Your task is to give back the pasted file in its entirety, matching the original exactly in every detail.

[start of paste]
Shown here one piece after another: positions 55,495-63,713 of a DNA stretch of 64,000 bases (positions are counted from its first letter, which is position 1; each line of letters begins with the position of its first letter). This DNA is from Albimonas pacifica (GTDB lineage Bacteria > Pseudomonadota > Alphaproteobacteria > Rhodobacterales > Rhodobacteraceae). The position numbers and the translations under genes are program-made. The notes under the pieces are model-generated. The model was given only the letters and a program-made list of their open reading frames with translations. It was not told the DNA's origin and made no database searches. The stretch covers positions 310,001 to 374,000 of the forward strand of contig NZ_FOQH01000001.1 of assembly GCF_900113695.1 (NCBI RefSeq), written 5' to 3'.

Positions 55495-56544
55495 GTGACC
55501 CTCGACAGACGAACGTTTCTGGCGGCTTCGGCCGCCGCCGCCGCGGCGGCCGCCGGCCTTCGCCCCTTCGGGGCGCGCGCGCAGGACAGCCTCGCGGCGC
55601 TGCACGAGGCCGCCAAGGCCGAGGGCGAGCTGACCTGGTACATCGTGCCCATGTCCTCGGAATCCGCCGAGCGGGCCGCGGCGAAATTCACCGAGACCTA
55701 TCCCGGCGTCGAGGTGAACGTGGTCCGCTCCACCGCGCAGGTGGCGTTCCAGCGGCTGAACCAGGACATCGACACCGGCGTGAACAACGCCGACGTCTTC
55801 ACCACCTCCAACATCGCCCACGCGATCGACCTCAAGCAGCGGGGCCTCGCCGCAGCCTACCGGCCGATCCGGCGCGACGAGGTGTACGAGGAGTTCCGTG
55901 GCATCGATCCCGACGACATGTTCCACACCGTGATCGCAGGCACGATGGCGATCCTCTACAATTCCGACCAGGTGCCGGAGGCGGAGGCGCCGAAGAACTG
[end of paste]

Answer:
Shown here one piece after another: positions 55,495-63,713 of a DNA stretch of 64,000 bases (positions are counted from its first letter, which is position 1; each line of letters begins with the position of its first letter). This DNA is from Albimonas pacifica (GTDB lineage Bacteria > Pseudomonadota > Alphaproteobacteria > Rhodobacterales > Rhodobacteraceae). The position numbers and the translations under genes are program-made. The notes under the pieces are model-generated. The model was given only the letters and a program-made list of their open reading frames with translations. It was not told the DNA's origin and made no database searches. The stretch covers positions 310,001 to 374,000 of the forward strand of contig NZ_FOQH01000001.1 of assembly GCF_900113695.1 (NCBI RefSeq), written 5' to 3'.

Positions 55495-56544
55495 GTGACC
55501 CTCGACAGACGAACGTTTCTGGCGGCTTCGGCCGCCGCCGCCGCGGCGGCCGCCGGCCTTCGCCCCTTCGGGGCGCGCGCGCAGGACAGCCTCGCGGCGC
55601 TGCACGAGGCCGCCAAGGCCGAGGGCGAGCTGACCTGGTACATCGTGCCCATGTCCTCGGAATCCGCCGAGCGGGCCGCGGCGAAATTCACCGAGACCTA
55701 TCCCGGCGTCGAGGTGAACGTGGTCCGCTCCACCGCGCAGGTGGCGTTCCAGCGGCTGAACCAGGACATCGACACCGGCGTGAACAACGCCGACGTCTTC
55801 ACCACCTCCAACATCGCCCACGCGATCGACCTCAAGCAGCGGGGCCTCGCCGCAGCCTACCGGCCGATCCGGCGCGACGAGGTGTACGAGGAGTTCCGTG
55901 GCATCGATCCCGACGACATGTTCCACACCGTGATCGCAGGCACGATGGCGATCCTCTACAATTCCGACCAGGTGCCGGAGGCGGAGGCGCCGAAGAACTG